Well I am probably going to upset a few people, but I think this should be published. Below you will find a press release from Mountain House Foods that discloses the results of test that they had run by an independent laboratory. Now I know some will question the results and the independence of the lab and these may be good questions. However, in this case I do not think that Mountain House would subject itself to a lawsuit of this magnitude without being sure they were right.
I think that Wise Foods should now step up to the challenge and produce the results of their own testing if the results differ.
ALBANY, Ore. – July 12, 2012 – Mountain House, the leading domestic brand of freeze-dried food, released the results today of a study designed to illustrate how different brands handle oxygen levels in their long-term food storage products. The study, conducted by Columbia Food Laboratories, focused on oxygen levels found in pouches of Mountain House freeze-dried foods compared to those of a competitor.
“For proper long-term food storage, it’s important to maintain oxygen exposure as low as possible,” said Lee Goin, laboratory director at Columbia Food Laboratories. “Oxygen causes rancidity in foods containing unsaturated fats. Even slight rancidity can make a food undesirable. Oxygen causes nutritional value to be lost, especially vitamins A, C, D and E. Removal of oxygen will kill any insects, larvae and their eggs that may to be present.”
Consumers should be aware that there are four main contributors tofood spoilage: water, heat, light, and oxygen. Freeze drying removes 98% of the water in food, while dehydrating removes between 80% and 97%. Storing food in a cool, dark place helps to avoid heat and light exposure. However, the fourth factor, oxygen, can only be averted through quality processing and packaging, which is where the study found competitor’s products falling short.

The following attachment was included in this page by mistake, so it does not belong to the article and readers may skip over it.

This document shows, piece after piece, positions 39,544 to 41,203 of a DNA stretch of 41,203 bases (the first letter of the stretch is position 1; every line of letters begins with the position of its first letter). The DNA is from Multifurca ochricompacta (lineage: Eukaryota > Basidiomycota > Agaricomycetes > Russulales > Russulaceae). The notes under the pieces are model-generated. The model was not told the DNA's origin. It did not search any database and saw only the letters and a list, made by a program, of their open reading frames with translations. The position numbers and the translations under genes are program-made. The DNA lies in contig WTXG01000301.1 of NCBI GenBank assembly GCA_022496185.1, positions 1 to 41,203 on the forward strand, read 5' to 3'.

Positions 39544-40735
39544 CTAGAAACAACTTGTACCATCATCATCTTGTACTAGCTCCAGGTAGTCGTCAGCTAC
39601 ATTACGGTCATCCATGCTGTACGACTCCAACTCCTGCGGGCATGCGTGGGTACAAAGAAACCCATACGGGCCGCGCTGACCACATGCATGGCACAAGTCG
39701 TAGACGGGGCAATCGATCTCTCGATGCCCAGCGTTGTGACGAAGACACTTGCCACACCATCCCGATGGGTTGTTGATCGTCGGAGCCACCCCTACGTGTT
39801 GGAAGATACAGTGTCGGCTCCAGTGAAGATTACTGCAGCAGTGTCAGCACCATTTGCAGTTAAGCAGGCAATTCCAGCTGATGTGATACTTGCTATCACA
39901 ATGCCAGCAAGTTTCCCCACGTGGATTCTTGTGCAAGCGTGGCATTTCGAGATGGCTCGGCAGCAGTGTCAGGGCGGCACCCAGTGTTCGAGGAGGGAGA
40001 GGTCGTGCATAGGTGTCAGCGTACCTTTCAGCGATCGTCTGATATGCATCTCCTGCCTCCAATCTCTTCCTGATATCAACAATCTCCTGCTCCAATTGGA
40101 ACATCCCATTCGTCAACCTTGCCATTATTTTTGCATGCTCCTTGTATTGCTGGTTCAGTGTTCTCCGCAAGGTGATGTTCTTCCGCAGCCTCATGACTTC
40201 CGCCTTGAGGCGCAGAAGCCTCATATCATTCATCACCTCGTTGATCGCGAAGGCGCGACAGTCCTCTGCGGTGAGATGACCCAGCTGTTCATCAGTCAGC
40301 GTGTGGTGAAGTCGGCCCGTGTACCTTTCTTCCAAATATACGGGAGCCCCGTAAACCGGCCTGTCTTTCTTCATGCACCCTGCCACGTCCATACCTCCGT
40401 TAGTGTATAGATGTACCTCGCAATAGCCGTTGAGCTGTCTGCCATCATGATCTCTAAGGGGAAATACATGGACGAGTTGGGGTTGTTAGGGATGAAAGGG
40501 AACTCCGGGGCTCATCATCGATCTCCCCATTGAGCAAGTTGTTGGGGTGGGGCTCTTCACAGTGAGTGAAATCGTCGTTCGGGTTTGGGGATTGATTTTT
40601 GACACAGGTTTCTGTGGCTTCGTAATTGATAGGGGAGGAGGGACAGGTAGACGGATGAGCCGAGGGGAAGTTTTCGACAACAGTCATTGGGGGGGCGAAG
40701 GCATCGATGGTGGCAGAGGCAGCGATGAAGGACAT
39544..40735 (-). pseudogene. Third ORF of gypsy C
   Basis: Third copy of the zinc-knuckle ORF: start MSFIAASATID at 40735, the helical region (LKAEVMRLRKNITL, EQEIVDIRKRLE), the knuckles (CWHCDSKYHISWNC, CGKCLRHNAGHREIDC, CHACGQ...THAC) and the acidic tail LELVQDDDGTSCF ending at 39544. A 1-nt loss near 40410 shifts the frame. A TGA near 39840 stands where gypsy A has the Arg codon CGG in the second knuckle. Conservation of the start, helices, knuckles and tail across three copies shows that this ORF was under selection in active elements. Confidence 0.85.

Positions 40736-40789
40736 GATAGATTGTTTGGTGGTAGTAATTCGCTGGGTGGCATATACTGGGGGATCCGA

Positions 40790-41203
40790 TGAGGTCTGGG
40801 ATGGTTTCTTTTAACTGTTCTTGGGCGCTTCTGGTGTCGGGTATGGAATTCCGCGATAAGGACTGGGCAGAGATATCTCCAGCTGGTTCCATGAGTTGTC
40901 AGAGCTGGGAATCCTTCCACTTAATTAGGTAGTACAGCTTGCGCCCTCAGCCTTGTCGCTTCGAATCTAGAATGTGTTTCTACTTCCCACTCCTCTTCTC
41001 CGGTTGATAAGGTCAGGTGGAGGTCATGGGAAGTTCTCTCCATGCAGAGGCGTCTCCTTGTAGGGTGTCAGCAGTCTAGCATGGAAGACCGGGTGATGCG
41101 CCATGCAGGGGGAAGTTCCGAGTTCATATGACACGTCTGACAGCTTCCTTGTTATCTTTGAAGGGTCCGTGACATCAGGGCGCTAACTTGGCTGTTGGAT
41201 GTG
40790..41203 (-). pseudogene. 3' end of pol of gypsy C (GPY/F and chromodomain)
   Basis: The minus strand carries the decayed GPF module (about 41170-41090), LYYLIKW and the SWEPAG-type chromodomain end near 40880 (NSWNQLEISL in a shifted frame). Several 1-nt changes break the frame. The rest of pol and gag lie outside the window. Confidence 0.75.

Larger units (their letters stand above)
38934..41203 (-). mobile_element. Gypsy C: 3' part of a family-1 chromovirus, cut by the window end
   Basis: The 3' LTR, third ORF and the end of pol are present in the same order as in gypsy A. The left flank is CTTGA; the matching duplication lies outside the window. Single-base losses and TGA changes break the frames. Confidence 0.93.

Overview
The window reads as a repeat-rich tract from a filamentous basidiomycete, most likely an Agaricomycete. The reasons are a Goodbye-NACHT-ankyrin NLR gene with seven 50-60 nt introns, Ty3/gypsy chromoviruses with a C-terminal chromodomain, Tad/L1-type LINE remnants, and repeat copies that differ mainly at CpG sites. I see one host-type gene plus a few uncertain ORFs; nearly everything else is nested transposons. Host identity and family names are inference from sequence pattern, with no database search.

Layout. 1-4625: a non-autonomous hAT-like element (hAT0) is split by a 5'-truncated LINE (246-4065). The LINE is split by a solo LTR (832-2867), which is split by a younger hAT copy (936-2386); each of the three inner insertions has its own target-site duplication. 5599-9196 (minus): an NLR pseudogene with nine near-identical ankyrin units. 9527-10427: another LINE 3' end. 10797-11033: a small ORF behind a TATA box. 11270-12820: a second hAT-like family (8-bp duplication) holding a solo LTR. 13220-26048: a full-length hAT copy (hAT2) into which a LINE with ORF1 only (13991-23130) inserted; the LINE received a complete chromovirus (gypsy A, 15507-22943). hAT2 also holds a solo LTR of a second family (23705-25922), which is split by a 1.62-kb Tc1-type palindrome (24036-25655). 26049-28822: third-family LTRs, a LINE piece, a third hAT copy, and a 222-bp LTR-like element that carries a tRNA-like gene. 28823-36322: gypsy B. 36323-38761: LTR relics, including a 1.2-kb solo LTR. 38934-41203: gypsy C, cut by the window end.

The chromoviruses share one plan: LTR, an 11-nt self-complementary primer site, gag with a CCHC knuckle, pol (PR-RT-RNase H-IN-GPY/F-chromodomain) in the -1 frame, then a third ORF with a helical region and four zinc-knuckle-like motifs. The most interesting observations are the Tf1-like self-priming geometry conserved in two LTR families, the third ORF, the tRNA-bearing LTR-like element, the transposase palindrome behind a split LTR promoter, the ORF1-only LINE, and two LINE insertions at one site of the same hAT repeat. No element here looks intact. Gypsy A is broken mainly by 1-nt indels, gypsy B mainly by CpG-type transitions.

“Our curiosity was piqued when we saw brands such as Wise Company implying that their pouches have up to a 25-year shelf life, which is rarely found in pouches of freeze-dried foods,” commented Norm Jager, head of research and development for Mountain House. “Freeze-dried meals serve families in times of dire need when emergencies hit, which means that it’s imperative that these foods deliver on the promises made. So instead of just sitting on the sidelines, we decided to test their products in an effort to educate consumers across the U.S. on the importance of oxygen, which should ideally be less than 2 percent for long term food storage.”
Oxygen Levels in Wise Company Products were 110 Times Higher Than Mountain House
Mountain House commissioned Columbia Food Laboratories to test 30 samples of dehydrated and freeze dried meals from Wise Company as well as 30 samples of comparable Mountain House freeze dried meals. The results were staggering. Average oxygen levels in Wise Company products were 18.25%, nearly the 21% level found in the atmosphere and 110 times higher than the average 0.16% oxygen found in Mountain House products. The most alarming part is that Wise Company products were manufactured in April of 2012 and already exhibit near-atmospheric levels of oxygen, which would not provide a 25-year shelf life.
In distinction, Mountain House has a long-standing history of excellence in the freeze-dried foods industry, pioneering the necessary technology and processes for more than 40 years. As part of a rigorous, ongoing quality assurance program, Mountain House regularly tests its own archived products from as far back as 35 years.